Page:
Pairing matcha with something savory
Pairing matcha with something savory may not be your first thought when it comes to complementing matcha with food. But matcha’s depth of flavor can really shine when enjoyed with other savory, umami-rich foods.
We often enjoy matcha (or shade-grown green teas like Gyokuro or Kabusecha) with dishes that feature miso, soy sauce, or mushrooms.
A word about pairing matcha with other foods
In general, if you’re physically combining matcha with other ingredients, such as in a smoothie, latte, or baked good, we recommend you use culinary grade matcha. Like the name suggests, this type of matcha is designed to be used in culinary applications like baking and cooking.
If, on the other hand, you’re enjoying matcha on its own and want to pair it with another dish or snack, like a wagashi sweet or a bowl of miso soup, then we suggest using ceremonial grade matcha. This type of matcha is designed to be enjoyed on its own, and other ingredients or sweeteners are not necessary. In fact, they can sometimes obscure the delicate, nuanced flavor of matcha.
What does matcha taste like?
Thinking about what matcha tastes like can help you to decide on what foods and flavors to complement matcha with. Some of the flavor notes of high quality matcha include:
Benefits of matcha
Like green tea, matcha is chock full of beneficial properties. In fact, matcha contains even higher concentrations of healthful compounds, like EGCG and l-theanine. This is because, when you drink matcha, you’re actually consuming the whole tea leaf, rather than just an infusion. Some of the benefits of matcha include:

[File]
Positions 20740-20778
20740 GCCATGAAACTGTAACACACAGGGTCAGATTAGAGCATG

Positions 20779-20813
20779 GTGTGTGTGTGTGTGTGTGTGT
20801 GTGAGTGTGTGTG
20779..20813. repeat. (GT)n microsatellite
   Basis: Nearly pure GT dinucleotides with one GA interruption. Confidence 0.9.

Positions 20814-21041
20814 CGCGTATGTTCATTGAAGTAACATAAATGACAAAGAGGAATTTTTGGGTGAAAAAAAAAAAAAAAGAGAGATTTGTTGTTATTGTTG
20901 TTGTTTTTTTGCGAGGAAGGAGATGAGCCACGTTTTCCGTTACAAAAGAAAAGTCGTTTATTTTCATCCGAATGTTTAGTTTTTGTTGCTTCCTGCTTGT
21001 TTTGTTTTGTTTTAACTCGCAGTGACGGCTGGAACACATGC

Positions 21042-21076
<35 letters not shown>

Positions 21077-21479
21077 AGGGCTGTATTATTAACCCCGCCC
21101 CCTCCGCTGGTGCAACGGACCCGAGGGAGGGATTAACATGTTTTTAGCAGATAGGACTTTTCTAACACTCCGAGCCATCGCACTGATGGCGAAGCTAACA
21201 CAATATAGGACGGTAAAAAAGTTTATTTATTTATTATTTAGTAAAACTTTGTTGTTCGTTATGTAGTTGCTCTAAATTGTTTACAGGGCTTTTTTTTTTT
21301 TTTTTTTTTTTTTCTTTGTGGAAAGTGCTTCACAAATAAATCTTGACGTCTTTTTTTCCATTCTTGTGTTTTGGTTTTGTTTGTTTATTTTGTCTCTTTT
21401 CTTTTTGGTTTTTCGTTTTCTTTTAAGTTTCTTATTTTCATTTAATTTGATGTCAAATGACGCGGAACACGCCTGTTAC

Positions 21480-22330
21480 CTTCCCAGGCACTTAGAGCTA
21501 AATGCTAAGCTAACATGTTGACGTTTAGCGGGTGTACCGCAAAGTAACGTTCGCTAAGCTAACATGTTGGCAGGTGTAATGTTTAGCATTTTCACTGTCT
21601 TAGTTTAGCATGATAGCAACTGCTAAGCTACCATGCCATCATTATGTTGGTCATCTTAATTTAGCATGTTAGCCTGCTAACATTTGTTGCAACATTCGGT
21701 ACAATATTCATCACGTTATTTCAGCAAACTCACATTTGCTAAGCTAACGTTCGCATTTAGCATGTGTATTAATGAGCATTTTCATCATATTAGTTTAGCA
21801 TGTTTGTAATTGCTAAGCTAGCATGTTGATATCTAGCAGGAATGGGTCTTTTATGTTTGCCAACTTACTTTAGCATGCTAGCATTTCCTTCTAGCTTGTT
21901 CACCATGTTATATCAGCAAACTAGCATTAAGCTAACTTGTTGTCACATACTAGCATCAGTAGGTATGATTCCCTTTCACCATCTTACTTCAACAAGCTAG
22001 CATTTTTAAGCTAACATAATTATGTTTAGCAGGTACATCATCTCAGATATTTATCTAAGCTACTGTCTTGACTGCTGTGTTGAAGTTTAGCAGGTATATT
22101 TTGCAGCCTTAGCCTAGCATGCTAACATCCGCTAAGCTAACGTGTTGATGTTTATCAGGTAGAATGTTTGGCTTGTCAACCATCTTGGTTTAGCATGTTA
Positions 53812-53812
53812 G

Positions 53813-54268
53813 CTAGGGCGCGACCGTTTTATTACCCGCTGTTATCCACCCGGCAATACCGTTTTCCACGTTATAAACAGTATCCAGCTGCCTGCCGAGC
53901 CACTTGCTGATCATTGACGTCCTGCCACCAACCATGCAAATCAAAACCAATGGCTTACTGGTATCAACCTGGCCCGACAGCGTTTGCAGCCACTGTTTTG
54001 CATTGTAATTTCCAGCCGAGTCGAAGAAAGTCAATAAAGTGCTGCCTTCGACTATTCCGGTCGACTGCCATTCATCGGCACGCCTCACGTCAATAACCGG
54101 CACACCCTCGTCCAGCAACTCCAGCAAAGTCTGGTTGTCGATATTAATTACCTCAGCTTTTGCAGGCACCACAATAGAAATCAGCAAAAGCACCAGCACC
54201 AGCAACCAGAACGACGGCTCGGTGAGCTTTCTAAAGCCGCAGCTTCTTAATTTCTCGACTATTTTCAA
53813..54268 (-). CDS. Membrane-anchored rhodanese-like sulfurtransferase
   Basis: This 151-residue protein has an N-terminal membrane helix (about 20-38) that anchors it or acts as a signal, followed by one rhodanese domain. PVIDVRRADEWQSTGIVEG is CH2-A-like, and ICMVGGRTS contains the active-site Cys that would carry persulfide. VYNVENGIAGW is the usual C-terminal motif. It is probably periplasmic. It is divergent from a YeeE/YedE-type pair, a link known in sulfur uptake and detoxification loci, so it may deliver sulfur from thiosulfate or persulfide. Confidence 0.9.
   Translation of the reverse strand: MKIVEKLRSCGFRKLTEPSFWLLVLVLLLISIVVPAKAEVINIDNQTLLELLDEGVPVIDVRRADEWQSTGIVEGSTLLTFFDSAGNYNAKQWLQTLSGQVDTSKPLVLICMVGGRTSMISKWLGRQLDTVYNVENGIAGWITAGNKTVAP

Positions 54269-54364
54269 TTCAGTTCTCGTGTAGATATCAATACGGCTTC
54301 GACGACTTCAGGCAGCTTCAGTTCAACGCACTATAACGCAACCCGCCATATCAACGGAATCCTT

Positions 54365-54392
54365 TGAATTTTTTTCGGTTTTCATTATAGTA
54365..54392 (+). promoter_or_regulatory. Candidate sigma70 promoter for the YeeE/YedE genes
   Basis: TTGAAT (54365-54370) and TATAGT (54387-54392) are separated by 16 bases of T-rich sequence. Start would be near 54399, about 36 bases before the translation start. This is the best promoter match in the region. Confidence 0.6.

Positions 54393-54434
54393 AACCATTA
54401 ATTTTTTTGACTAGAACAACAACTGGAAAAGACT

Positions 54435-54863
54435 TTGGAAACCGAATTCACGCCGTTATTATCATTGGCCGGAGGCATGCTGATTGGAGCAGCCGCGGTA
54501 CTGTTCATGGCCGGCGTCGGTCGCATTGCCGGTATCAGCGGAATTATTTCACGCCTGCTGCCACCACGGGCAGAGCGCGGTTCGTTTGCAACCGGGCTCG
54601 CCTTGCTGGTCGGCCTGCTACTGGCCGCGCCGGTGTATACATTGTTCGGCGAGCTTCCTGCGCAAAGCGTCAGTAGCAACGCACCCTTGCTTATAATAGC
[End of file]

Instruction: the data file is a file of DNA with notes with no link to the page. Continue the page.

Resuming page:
- High in EGCG
- Boosts energy
- Reduces stress
- Improves cognitive function
- Good for your teeth
- Good for your metabolism
- High in antioxidants
- Good for your heart
- Improves longevity
- Good for your skin
- Boosts your immune system
- Reduces inflammation
- Good for digestion
Whether you’re looking to whip up a matcha latte, add it to a recipe, or enjoy it on its own, we carry a variety of different types of matcha, including both ceremonial grade matcha and culinary grade matcha.
Matcha starter kit
Our matcha starter kit contains everything you need to make a bowl of matcha, including a matcha bowl (chawan), bamboo matcha whisk (chasen), bamboo matcha scoop (chashaku), matcha sifter, matcha whisk holder, and optional tin of ceremonial grade matcha.
Ceremonial grade matcha
Our Aiya ceremonial grade matcha is a brilliant green color with a mild, natural sweetness. Our Mizuki ceremonial grade matcha is another great option. This premium ceremonial grade matcha is thick and creamy, with nutty and umami notes and a milky finish.
Culinary grade matcha
Our organic culinary grade matcha is made specifically for use in lattes, baked goods, and other recipes. Culinary grade matcha has a slightly stronger taste than ceremonial grade matcha, while allowing the matcha flavor to shine even when mixed with other ingredients.
Matcha to go
No need for whisking or sifting—these matcha-to-go packets easily mix with hot or cold water so that you can shake them up and take them on the go. They contain high-quality ceremonial grade matcha blended with a small amount of dietary fiber to prevent clumping.